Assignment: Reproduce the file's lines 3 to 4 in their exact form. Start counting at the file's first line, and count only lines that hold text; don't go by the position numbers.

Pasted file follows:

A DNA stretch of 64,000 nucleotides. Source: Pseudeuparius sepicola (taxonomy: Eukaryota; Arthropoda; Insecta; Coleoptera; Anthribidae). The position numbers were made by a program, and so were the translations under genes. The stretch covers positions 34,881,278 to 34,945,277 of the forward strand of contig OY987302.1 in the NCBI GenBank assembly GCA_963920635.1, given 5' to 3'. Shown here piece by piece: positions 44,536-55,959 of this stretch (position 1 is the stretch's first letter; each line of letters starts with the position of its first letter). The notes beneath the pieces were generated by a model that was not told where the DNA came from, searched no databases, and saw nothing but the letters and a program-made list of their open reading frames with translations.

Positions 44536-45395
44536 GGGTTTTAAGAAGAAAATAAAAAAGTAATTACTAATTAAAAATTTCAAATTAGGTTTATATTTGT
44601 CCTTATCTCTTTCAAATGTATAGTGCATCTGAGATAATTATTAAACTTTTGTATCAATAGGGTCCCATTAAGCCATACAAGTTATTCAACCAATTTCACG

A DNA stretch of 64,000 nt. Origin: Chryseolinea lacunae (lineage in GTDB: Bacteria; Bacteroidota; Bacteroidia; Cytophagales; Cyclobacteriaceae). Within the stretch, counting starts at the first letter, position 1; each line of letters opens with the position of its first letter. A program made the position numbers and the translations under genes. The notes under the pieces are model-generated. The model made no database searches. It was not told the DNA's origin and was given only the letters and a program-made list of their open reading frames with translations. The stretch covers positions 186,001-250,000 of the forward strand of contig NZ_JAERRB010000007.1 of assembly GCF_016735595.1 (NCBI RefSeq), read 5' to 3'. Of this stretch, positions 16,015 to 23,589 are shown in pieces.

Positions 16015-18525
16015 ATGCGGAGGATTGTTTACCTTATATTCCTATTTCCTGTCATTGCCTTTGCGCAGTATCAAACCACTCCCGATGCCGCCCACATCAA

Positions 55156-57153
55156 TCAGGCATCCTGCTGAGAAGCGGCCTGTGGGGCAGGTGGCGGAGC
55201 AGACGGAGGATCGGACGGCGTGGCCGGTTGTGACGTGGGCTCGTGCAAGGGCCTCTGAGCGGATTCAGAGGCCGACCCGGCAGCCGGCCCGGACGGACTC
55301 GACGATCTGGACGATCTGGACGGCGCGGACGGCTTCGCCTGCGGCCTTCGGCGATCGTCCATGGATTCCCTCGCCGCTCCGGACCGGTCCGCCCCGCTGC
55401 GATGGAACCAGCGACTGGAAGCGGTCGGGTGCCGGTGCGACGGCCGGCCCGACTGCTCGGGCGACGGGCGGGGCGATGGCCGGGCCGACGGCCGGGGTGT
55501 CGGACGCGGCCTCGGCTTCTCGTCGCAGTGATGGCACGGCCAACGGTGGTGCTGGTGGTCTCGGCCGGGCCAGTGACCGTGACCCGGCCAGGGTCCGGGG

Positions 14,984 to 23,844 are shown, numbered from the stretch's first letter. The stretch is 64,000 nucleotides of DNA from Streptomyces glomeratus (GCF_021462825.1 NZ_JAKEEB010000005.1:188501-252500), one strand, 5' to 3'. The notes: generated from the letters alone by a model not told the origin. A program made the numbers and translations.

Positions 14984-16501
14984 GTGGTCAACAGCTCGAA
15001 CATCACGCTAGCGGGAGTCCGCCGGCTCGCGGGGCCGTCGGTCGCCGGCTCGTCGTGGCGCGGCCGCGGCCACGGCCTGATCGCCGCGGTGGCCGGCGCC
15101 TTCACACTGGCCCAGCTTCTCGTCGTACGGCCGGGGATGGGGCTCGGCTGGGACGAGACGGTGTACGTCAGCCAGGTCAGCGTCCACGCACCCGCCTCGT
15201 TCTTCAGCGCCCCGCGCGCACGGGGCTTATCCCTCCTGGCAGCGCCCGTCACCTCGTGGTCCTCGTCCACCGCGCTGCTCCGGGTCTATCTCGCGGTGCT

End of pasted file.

44536 GGGTTTTAAGAAGAAAATAAAAAAGTAATTACTAATTAAAAATTTCAAATTAGGTTTATATTTGT
44601 CCTTATCTCTTTCAAATGTATAGTGCATCTGAGATAATTATTAAACTTTTGTATCAATAGGGTCCCATTAAGCCATACAAGTTATTCAACCAATTTCACG